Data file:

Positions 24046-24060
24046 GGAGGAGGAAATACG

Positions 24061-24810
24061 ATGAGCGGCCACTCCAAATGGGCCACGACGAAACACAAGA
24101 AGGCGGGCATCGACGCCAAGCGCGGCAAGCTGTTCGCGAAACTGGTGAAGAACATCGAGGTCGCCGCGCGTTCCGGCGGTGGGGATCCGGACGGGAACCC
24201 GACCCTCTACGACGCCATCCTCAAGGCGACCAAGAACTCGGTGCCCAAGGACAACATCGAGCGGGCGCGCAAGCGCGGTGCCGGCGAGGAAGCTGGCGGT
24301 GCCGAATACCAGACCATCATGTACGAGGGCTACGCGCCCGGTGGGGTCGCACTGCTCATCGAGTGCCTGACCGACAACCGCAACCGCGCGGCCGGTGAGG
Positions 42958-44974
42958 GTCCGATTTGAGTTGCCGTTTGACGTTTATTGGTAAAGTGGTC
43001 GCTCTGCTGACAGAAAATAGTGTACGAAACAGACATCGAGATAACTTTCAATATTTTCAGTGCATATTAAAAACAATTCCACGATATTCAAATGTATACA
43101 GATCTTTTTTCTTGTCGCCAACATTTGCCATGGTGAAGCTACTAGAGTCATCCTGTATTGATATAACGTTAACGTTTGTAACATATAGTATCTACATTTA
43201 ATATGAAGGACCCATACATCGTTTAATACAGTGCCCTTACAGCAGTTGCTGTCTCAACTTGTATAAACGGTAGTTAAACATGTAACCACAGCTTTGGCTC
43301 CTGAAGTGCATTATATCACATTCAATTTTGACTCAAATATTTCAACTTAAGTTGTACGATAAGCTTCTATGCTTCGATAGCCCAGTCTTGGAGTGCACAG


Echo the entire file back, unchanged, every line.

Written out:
Positions 24046-24060
24046 GGAGGAGGAAATACG

Positions 24061-24810
24061 ATGAGCGGCCACTCCAAATGGGCCACGACGAAACACAAGA
24101 AGGCGGGCATCGACGCCAAGCGCGGCAAGCTGTTCGCGAAACTGGTGAAGAACATCGAGGTCGCCGCGCGTTCCGGCGGTGGGGATCCGGACGGGAACCC
24201 GACCCTCTACGACGCCATCCTCAAGGCGACCAAGAACTCGGTGCCCAAGGACAACATCGAGCGGGCGCGCAAGCGCGGTGCCGGCGAGGAAGCTGGCGGT
24301 GCCGAATACCAGACCATCATGTACGAGGGCTACGCGCCCGGTGGGGTCGCACTGCTCATCGAGTGCCTGACCGACAACCGCAACCGCGCGGCCGGTGAGG
Positions 42958-44974
42958 GTCCGATTTGAGTTGCCGTTTGACGTTTATTGGTAAAGTGGTC
43001 GCTCTGCTGACAGAAAATAGTGTACGAAACAGACATCGAGATAACTTTCAATATTTTCAGTGCATATTAAAAACAATTCCACGATATTCAAATGTATACA
43101 GATCTTTTTTCTTGTCGCCAACATTTGCCATGGTGAAGCTACTAGAGTCATCCTGTATTGATATAACGTTAACGTTTGTAACATATAGTATCTACATTTA
43201 ATATGAAGGACCCATACATCGTTTAATACAGTGCCCTTACAGCAGTTGCTGTCTCAACTTGTATAAACGGTAGTTAAACATGTAACCACAGCTTTGGCTC
43301 CTGAAGTGCATTATATCACATTCAATTTTGACTCAAATATTTCAACTTAAGTTGTACGATAAGCTTCTATGCTTCGATAGCCCAGTCTTGGAGTGCACAG